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ISO 37001 is here. Will It Work?

On October 14, after four years of work involving the active participation of experts from 37 countries, the International Organization for Standardization issued ISO 3700, its standard for anti-bribery management systems.

To a large degree, the components of the standard mirror many of the steps set forth in the FCPA guidance (pdf) issued by the U.S. Department of Justice and the Securities and Exchange Commission and the Adequate Procedures (pdf) document issued by the UK Ministry of Justice.

Nevertheless, because it provides a globally accepted approach to anti-corruption compliance, ISO 37001 will likely be heralded as a significant step in the continued globalization of anti-corruption compliance, especially in countries where corruption could be considered part of the culture. Companies can now employ a tool that raises both the bar for compliance activities and the awareness of the risk of corruption.
For both U.S. enforcement authorities and the companies subject to their jurisdiction, the issuance of ISO 37001 should be seen as a positive development; it provides a single global standard for anti-corruption compliance. As such, it can facilitate a systematic review of FCPA-friendly compliance programs at businesses headquartered in the United States, especially those with outposts in developing countries.

The issuance of the new standard can also address one of the chief criticisms of aggressive FCPA enforcement — that it leaves U.S. companies at a competitive disadvantage by holding them to a higher standard than their international peers. Now there is one standard for all.

As is the case with other standards issued by the International Organization for Standardization, ISO 37001 includes a provision allowing for an independent third party to issue a certification (for a fee) stating that a company’s anti-corruption program complies with the standard. But is it worth it for U.S. corporations to get certified when their existing compliance programs are already held to the gold standard of the DOJ?

Yes, because the standard ensures a company’s efforts are up to or exceeding par and signals compliance equality to the global market, especially for individuals and entities in developing countries with which U.S. companies may wish to do business. Of course, the fact that a company’s anti-corruption program has received an ISO certification alone will not be a sufficient, standalone defense to shield it from prosecution, should the DOJ come knocking. But prosecutors typically do consider the state and effectiveness of a company’s compliance program when determining whether a company should be charged with crimes committed by those acting on its behalf.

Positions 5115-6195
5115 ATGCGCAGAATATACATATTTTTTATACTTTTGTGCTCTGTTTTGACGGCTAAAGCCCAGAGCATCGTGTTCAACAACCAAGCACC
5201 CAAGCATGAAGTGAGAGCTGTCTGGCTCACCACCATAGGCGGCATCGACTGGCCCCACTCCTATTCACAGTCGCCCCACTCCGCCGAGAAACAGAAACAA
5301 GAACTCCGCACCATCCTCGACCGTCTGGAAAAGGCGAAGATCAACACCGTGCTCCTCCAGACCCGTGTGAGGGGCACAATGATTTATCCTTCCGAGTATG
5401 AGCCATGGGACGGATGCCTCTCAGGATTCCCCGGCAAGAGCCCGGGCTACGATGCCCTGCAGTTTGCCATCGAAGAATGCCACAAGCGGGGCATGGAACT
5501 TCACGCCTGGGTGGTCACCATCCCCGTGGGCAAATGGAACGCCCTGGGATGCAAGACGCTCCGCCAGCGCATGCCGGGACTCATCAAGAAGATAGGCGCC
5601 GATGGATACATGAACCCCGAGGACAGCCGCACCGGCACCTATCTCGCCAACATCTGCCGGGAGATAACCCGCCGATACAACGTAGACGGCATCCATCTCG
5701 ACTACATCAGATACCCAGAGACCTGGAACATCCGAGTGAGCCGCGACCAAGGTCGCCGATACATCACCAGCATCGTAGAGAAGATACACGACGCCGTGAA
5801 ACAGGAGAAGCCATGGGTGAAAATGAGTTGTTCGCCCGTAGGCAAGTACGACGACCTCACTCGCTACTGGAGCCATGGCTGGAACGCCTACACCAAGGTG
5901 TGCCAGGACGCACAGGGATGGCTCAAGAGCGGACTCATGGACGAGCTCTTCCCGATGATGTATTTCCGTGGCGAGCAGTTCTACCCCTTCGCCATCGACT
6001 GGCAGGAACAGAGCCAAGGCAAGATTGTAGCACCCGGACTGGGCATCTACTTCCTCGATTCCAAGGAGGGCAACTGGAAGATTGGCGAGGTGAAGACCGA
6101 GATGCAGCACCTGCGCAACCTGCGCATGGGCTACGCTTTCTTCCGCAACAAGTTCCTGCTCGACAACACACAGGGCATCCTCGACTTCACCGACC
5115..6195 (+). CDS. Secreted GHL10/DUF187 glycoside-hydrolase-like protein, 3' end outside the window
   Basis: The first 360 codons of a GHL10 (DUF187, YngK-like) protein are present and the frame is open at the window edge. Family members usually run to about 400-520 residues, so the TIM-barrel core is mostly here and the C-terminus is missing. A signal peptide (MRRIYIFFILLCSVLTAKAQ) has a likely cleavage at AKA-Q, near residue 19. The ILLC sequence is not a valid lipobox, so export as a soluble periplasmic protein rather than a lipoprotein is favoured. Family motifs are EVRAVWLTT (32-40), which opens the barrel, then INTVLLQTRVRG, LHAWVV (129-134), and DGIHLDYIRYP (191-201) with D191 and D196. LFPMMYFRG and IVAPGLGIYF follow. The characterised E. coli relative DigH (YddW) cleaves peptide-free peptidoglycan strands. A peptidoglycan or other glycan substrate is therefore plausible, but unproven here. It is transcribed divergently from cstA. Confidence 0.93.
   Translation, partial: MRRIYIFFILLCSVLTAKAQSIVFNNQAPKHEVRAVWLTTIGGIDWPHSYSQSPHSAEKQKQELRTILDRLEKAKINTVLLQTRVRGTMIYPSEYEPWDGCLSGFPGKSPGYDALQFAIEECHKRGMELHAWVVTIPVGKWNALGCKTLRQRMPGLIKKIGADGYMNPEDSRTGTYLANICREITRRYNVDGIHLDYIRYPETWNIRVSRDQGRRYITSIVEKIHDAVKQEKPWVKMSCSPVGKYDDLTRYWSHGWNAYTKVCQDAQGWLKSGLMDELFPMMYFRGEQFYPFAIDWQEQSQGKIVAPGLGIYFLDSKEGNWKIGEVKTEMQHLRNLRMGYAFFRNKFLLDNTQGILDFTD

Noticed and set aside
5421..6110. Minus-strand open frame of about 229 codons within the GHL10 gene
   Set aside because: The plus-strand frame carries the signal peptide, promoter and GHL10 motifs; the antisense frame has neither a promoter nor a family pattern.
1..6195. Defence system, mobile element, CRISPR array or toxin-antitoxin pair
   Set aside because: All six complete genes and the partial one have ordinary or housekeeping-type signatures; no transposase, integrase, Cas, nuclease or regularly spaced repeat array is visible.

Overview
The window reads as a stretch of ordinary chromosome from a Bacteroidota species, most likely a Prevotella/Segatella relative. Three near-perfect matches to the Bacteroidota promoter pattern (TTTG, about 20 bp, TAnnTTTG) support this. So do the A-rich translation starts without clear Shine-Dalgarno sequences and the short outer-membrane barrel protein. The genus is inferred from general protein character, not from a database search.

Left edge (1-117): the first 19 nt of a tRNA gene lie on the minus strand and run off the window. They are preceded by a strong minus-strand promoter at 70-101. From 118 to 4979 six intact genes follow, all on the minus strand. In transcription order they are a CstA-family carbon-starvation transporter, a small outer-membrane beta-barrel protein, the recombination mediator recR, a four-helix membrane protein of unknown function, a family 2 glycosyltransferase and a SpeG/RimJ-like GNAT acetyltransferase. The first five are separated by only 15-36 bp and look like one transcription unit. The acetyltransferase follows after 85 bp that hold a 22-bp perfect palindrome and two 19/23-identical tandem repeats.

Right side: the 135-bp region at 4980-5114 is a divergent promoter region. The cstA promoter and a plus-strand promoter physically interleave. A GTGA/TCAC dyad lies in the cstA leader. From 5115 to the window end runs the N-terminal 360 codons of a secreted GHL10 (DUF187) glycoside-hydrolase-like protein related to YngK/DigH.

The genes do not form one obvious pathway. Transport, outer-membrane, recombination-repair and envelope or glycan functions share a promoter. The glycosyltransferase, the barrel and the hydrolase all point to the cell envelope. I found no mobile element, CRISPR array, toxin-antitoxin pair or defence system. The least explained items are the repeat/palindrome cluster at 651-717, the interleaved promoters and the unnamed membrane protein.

For example, the U.S. Attorneys’ Manual lists the prior existence of an effective compliance program as a factor to be considered when determining whether to charge a business organization, and the U.S. Sentencing Guidelines list it as a mitigating factor to be considered at sentencing. While federal prosecutors will certainly continue to execute independent discretion, a company may be able to point to an ISO 37001 certification as evidence that it made every effort to implement an effective anti-corruption program, and therefore deserves lenient treatment. Of course, by the same token, the authorities may start to point to the absence of a certification as a basis for denying leniency.

Outside the United States, ISO 37001 is perceived as a tool that can create a globally competitive advantage and an effective mechanism to fight against corruption. For U.S. companies operating internationally, through a subsidiary, distribution center, or other representatives, ISO 37001 can be a key tool in markets where the risk of corruption is high or culturally “normal,” and it can be an equally powerful tool for locally based conglomerates. For example, if a government official asks for any type of extraordinary grant or special benefit, adopting ISO 37001 can empower local staff to refuse. Under the standard, they can reject the request on the grounds that by paying, they run the risk of losing their job, and their company risks losing its certification — and the trust it fosters with international partners. If bribe requests remain an ongoing challenge, ISO 37001 can guide the company in preparing the right processes and mechanisms to address these issues.